Early-entry draft aspirants travel around showcasing their skills at pre-draft camps, attempting to kindle positive recognition from potential employers. And while this experience can provide valuable – though potentially inaccurate – feedback for the players on the likelihood they will be selected and where, it also creates complications.

Universities commit vast amounts of money and support to their student-athletes, but that commitment isn’t always reciprocated. College coaches especially are put in a highly undesirable situation when their athletes use the Randolph Morris effect to their benefit. Simple questions like who will be on the roster for the following season become complex. Recruiting grows even more difficult.

Not only do coaches have to convince potential team members that their school is the perfect fit for them, but now they have to try and anticipate what moves might be made by players teetering on the brink of an NBA career. Broken promises and uncertainty on scholarship availability becomes inevitable. It used to be cut and dry – if they were in the draft, they were there to stay.

The basic idea of loyalty is also challenged. Many schools might hold a grudge against players like Morris and not welcome them back to their program at all. Their move could be taken as a slap in the face. While the benefits of not hiring an agent are obvious, it can also mean hard times for athletic programs attempting to make strides.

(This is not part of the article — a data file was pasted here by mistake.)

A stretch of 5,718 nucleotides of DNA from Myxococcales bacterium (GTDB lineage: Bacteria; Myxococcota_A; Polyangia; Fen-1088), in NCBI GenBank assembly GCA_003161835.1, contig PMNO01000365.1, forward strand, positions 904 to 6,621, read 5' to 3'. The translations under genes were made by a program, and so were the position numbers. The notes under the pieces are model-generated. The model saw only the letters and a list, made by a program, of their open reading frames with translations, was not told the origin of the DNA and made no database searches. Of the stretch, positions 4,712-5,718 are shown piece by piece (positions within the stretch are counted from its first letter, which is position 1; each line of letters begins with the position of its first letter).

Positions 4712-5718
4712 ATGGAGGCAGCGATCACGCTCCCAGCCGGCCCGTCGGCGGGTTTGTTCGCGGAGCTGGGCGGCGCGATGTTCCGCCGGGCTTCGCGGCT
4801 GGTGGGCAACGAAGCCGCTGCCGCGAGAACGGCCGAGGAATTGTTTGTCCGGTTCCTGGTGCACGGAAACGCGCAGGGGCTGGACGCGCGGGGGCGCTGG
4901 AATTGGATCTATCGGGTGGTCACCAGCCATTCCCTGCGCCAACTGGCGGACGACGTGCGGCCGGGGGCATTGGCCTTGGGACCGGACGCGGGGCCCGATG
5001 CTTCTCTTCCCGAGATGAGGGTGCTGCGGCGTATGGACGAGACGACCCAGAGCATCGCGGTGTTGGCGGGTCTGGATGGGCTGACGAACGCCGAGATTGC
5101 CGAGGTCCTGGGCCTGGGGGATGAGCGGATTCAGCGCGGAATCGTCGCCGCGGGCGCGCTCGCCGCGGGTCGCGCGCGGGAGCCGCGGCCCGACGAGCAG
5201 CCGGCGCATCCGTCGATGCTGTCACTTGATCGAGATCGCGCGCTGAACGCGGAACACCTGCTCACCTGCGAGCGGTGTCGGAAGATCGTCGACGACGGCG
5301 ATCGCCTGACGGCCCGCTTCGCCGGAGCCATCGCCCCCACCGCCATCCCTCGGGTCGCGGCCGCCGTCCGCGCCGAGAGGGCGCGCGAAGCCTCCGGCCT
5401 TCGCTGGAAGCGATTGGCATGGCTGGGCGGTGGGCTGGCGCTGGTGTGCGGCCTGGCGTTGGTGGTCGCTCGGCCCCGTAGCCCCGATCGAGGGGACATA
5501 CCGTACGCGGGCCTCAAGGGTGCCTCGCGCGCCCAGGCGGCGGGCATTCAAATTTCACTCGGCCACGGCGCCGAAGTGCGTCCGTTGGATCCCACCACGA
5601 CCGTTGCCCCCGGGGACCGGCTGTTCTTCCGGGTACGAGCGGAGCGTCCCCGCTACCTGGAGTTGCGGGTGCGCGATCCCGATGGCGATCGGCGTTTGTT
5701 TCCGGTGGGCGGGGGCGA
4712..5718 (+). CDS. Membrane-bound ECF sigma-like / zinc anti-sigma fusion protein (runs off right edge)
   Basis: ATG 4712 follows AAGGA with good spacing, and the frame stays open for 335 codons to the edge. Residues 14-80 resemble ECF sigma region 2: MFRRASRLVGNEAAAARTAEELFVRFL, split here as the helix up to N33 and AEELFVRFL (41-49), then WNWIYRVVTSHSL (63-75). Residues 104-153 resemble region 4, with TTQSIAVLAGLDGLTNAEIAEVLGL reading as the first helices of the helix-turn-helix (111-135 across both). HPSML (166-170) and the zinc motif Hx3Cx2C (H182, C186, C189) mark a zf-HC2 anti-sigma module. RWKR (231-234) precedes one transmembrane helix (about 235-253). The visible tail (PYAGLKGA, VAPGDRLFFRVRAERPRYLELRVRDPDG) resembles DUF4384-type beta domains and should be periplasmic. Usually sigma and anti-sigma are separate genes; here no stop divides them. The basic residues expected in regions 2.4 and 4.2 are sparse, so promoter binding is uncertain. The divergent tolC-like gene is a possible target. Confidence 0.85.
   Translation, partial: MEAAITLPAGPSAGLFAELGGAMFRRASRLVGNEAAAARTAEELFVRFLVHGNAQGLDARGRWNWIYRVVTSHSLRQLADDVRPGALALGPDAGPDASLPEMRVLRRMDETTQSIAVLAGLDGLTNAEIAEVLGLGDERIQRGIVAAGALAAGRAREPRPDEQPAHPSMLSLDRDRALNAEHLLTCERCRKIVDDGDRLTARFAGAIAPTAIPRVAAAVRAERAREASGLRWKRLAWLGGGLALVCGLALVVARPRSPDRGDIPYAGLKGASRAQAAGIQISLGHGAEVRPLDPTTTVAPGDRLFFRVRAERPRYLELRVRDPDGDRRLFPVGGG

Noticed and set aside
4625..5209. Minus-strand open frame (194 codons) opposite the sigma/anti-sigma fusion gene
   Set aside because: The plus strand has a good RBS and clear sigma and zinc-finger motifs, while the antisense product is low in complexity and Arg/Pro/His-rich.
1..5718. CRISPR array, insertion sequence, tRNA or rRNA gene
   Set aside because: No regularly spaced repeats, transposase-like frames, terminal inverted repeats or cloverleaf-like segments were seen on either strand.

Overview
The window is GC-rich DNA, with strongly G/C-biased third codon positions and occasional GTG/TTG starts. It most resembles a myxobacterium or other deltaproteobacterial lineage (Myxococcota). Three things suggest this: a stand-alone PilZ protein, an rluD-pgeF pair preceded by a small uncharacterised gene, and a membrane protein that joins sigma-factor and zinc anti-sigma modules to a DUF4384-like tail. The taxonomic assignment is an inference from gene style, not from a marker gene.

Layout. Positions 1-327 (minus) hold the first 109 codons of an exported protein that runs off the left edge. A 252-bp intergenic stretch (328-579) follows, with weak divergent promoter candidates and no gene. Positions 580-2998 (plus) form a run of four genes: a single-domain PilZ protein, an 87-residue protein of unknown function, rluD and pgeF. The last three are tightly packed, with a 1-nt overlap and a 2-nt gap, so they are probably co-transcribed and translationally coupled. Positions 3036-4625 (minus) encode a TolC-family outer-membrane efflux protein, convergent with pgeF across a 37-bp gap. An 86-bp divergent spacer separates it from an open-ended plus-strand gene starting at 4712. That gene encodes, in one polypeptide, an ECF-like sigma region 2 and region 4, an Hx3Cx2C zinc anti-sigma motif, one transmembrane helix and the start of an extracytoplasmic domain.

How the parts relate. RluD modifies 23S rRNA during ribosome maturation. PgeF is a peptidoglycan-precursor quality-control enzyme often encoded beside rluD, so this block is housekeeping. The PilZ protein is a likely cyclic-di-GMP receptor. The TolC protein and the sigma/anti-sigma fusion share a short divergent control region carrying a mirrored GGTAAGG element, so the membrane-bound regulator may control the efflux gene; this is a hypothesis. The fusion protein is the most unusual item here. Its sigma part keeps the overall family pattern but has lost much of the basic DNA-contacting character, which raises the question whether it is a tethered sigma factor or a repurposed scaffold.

I don’t like calling the influx of underclassmen declaring for the draft a trend, because trends fade out – I see this as more of a permanent fixture of the NCAA-to-NBA transition. As long as players have the elasticity they currently enjoy, agent signings will be postponed later and later. And this fact can be attributed to one source – the Randolph Morris effect.


Picture Courtesy of


June 26, 2007 Posted by | Basketball, NBA, NBA Draft, Randolph Morris, Sports | Leave a comment

Strike a Pose-y

The Bulls/Heat series has been all Chicago the first two games, and I am loving every minute of it.  The one thing that really gets me though is that flagrant foul that was called on P.J. Brown for supposedly pushing James Posey into the stands.  It was obvious that Posey was out of control and didn’t need any help supermanning into the cameramen.  It’s also pretty ironic because Posey has a history of intentionally going after Bulls’ players.  I unsuccessfully tried to find a video of that play to post here.